http://www7.politicalbetting.com/index.php/archives/2013/07/13/tonights-bumper-polling-night-all-the-main-online-firms-have-surveys-for-the-sundays/

There are simply too many people now in the ranks of the disaffected. Even more true in the Eurozone.

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Cynically, I see why one would imagine this.

But the polls emphatically say that Osborne's supposed housing 'vote winner' for the Coalition has had no effect whatsoever. Lib Dems down to 6%, UKIP around 20%. Who'da thunk it?

http://www7.politicalbetting.com/index.php/archives/2013/07/13/tonights-bumper-polling-night-all-the-main-online-firms-have-surveys-for-the-sundays/

Exactly. If he allowed house prices to fall then he'd be losing votes even more dramatically.

Why do you think Labour the party of ever rising house prices and public sector spending are going to get back in?

There are simply too many people now in the ranks of the disaffected. Even more true in the Eurozone.

Well if looks as though there are elections coming soon in Portugal. What's the betting a pro-EU government gets back in?

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'Cracks in the pro-euro consensus are starting to show'

WSJ

This is without mentioning the rise and rise of UKIP.

Is it possible that these parties could soon become a catch-all for protest and discontent? Not simply because EU-led austerity is so deeply unpopular. But because the established parties are all mired in either the current bust or in causing it in the first place. That creates a big political vacuum.

To boot, most established PIIGS parties are mired in corruption as well. The current slush-fund scandal in Spain should normally have brought down Rajoy's government. But the socialist opposition can barely capitalise while firefighting a scandal of similar gobsmacking corruption in Andalusia.

There is EU backlash in all this, when its European 'partners' are largely viewed as partners-in-crime.

Moreover - the big thing - established national parties in bailout countries are being seen as increasingly impotent when faced with Troika diktats and loss of sovereignty. So what's the point of voting for them?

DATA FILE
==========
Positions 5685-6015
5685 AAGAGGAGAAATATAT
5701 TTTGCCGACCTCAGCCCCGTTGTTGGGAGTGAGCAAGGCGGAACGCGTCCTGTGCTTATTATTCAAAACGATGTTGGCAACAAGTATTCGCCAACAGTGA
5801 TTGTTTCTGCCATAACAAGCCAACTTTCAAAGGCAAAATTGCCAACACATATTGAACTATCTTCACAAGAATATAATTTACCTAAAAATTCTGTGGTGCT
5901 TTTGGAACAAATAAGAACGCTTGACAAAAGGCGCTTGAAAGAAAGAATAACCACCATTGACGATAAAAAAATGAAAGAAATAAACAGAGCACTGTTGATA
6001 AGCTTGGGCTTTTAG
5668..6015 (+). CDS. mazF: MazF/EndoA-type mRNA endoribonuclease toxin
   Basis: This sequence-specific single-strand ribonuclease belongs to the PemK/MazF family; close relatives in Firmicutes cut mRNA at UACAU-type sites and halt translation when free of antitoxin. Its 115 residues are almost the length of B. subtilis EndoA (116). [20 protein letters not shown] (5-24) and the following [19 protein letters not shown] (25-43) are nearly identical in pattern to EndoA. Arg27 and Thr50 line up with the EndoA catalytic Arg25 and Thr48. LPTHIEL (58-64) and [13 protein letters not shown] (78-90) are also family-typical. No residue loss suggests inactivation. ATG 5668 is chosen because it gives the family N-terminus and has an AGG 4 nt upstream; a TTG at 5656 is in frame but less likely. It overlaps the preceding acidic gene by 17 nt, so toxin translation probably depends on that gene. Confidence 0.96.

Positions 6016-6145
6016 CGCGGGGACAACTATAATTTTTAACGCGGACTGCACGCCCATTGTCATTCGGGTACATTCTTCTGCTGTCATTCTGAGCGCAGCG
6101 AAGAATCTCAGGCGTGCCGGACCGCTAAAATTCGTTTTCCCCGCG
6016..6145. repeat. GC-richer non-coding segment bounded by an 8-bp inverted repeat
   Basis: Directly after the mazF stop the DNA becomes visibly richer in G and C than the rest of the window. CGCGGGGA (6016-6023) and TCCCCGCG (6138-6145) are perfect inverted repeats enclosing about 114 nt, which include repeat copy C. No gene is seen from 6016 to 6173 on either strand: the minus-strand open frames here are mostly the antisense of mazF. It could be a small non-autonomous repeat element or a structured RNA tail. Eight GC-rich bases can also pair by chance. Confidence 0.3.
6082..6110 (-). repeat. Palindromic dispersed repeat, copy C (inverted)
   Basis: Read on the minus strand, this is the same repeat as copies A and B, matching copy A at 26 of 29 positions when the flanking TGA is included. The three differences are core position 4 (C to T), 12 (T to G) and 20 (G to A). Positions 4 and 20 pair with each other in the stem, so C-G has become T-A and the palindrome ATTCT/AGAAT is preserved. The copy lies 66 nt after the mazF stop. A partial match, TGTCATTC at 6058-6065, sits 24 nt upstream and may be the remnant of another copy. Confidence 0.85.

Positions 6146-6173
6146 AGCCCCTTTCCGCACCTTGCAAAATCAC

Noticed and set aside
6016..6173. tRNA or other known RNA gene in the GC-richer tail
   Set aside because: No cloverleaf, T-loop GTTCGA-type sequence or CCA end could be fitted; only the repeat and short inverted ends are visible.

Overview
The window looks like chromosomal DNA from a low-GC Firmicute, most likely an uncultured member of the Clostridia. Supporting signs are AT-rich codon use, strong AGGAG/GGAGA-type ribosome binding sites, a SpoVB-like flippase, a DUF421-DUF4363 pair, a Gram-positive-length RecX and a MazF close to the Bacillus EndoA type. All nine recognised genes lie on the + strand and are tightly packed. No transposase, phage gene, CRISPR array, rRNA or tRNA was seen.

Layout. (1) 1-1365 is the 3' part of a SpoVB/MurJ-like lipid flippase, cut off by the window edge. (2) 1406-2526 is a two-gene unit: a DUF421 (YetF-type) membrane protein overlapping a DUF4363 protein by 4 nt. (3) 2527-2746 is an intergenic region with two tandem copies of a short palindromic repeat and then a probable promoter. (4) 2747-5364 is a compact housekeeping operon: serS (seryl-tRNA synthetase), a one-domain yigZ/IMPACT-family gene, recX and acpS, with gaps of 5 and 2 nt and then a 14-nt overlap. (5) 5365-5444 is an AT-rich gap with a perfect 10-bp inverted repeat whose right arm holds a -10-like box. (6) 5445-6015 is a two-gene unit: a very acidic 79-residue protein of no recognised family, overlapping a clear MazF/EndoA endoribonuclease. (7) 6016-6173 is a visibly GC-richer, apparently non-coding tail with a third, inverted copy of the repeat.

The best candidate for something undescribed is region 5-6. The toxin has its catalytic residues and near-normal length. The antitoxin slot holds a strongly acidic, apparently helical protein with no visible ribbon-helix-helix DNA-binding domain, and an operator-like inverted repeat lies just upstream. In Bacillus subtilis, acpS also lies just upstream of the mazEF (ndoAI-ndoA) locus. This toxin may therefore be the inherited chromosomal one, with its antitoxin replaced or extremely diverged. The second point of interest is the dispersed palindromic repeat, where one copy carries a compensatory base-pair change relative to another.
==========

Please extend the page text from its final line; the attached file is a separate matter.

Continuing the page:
At the moment, I'm thinking more that political implosion will happen sooner that financial meltdown. It looks like they can fudge figures forever, but denying public sentiment is a bit more difficult.

What's your take?

The arrogant govts of Europe are not seeing the erupting south creeping north Euro crisis. UKIP is not just a filler of political vacuum; it is actually reflecting a large % of peoples real views. In this case, the Tories have failed to be Tory, the LibDems have just failed, period. There is no confidence in any old mainstream party. Therefore it is possible to see a change in British politics emerge. Otherwise we are heading towards a hung parliament again. I suspect the British public may not actually bring themselves to vote for Ed Milliband in large enough numbers when they actually have the pencil in their hands.

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'Cracks in the pro-euro consensus are starting to show'

WSJ

This is without mentioning the rise and rise of UKIP.

Is it possible that these parties could soon become a catch-all for protest and discontent? Not simply because EU-led austerity is so deeply unpopular. But because the established parties are all mired in either the current bust or in causing it in the first place. That creates a big political vacuum.